This is W.A.R.
by Lisa Roecker and Laura Roecker
Published by Soho Press
Genre: young adult
Thanks to NetGalley for the preview
4 / 5
When Willa Ames-Rowan (the W.A.R. in question) dies in Hawthorne Lake and James Gregory survives, albeit soaked, Willa’s friends and fellow townspeople arrive at one conclusion: James killed her.
Four of Willa’s friends band together to declare war on the Gregory family and determine to seek justice for Willa. It isn’t so much that James and his twin brother Trip act entitled, it’s that they are entitled, and the town allows it. Their grandfather, Captain, controls everything, but the girls are undeterred. James and his family will pay, and that’s all there is to it.
Except, of course, nothing is all that simple.
Each of the girls harbors her own reason for being a part of the war tribunal, and each feels she bears some of the guilt for Willa’s death. As we learn their stories, we also learn what they were up to the night Willa died. The one head we don’t get into is James’s, but it isn’t really necessary. We learn about him through others and through what we see and hear him do.
While there is a mystery surrounding Willa’s death, the particulars of it soon are apparent. That’s not why we enjoy this book, though. We like it because it’s well written, the characters are interesting, and we want to know if justice actually happens.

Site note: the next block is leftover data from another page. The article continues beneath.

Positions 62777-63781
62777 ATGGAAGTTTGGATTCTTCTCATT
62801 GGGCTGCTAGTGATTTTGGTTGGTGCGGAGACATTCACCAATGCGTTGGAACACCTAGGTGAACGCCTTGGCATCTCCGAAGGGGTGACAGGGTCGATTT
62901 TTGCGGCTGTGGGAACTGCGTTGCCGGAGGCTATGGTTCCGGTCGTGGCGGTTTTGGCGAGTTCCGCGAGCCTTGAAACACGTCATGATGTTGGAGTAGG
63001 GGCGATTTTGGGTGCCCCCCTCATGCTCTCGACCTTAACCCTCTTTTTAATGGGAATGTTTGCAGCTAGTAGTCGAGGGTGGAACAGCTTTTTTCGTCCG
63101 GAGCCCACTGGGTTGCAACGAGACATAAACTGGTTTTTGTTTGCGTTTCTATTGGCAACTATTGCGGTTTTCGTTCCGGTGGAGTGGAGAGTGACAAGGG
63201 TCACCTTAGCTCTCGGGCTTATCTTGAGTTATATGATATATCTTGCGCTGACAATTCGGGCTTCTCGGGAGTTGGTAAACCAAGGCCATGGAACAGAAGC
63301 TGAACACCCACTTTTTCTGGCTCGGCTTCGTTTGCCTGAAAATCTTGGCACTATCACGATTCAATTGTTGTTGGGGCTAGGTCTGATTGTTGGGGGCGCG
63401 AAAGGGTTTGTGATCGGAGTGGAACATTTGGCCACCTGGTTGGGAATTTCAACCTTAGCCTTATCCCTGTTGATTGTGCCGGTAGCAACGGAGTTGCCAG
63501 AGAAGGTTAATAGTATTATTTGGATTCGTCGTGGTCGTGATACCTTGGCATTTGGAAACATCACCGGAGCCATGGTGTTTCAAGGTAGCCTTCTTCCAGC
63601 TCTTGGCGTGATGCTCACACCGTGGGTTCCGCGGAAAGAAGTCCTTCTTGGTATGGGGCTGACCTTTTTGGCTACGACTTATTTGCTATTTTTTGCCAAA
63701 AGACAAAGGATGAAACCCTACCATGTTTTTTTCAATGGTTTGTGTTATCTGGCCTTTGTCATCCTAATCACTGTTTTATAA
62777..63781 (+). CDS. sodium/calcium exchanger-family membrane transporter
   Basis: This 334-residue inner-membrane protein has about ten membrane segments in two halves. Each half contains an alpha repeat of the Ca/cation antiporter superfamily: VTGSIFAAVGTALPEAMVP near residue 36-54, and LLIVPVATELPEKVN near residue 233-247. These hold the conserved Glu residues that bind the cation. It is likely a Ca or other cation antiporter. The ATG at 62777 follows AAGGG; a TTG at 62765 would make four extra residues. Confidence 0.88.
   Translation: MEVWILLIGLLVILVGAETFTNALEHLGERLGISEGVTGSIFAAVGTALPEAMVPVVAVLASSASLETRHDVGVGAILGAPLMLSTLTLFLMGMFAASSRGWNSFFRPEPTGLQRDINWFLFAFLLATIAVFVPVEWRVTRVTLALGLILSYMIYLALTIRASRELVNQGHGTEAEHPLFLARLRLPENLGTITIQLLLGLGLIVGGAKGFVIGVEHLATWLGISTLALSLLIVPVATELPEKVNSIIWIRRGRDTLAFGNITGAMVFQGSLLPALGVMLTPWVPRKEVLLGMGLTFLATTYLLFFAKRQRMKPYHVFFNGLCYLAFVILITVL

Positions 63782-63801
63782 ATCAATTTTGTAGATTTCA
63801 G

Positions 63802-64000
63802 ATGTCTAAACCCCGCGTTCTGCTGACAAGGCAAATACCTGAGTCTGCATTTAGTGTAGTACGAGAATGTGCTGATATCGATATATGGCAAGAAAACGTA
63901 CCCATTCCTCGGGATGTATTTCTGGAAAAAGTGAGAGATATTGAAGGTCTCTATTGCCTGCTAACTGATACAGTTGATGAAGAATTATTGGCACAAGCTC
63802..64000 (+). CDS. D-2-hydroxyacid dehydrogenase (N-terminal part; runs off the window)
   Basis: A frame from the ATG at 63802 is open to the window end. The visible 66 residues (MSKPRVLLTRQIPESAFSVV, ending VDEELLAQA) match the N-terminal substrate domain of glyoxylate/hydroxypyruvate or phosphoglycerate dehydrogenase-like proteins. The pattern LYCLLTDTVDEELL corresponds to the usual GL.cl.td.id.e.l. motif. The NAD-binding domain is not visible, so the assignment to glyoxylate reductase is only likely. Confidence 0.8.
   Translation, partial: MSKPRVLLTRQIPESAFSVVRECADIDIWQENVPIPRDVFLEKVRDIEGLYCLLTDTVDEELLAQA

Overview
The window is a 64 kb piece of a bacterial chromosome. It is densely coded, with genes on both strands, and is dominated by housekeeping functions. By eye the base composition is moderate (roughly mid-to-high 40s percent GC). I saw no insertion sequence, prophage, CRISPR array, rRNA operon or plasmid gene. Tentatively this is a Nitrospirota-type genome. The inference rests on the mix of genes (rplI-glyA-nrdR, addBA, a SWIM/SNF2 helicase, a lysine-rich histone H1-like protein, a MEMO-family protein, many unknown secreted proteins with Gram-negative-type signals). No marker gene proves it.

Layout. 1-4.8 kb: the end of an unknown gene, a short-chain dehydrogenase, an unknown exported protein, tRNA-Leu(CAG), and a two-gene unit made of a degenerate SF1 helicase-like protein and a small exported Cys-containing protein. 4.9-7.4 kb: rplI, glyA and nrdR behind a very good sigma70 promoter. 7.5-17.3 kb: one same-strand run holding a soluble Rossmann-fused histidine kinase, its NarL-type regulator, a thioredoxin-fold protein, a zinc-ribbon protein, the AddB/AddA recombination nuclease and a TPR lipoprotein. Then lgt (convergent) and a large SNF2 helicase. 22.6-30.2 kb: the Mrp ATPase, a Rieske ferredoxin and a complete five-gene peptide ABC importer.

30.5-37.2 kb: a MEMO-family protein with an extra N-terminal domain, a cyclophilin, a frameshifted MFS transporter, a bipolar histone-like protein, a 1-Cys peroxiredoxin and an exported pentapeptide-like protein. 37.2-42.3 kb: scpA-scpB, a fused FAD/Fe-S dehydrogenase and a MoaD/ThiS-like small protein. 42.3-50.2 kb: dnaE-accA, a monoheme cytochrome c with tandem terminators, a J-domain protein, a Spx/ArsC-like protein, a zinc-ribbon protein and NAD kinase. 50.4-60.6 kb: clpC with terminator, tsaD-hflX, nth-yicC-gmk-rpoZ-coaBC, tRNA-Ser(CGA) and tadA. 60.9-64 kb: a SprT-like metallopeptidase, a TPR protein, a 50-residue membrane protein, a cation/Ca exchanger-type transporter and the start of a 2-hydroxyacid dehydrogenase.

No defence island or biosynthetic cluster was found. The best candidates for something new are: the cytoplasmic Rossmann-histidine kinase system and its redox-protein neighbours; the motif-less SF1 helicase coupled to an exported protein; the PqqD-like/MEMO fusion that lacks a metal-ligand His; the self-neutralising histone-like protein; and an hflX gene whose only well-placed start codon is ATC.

More than simply a YA story, this is also a look at class consciousness. Most of the action takes place at the Club, where you’re either in or you want to be. The help factors so little in the lives of the members that they don’t bother to edit themselves when maids or bus boys are nearby. Some of the little people exact their own brand of revenge. (One of the workers is underwritten, which is unfortunate; her perspective would have been interesting.) Even the haves can’t have enough, which renders quite a few of them rabidly jealous of the Gregorys.
This is also the story of a friendship between four very different teenage girls. There is distrust between them, but at the same time, they are on each other’s sides. I liked that aspect quite a bit and appreciated that the writers didn’t go for cookie cutter characters.
An enjoyable, fast-paced read.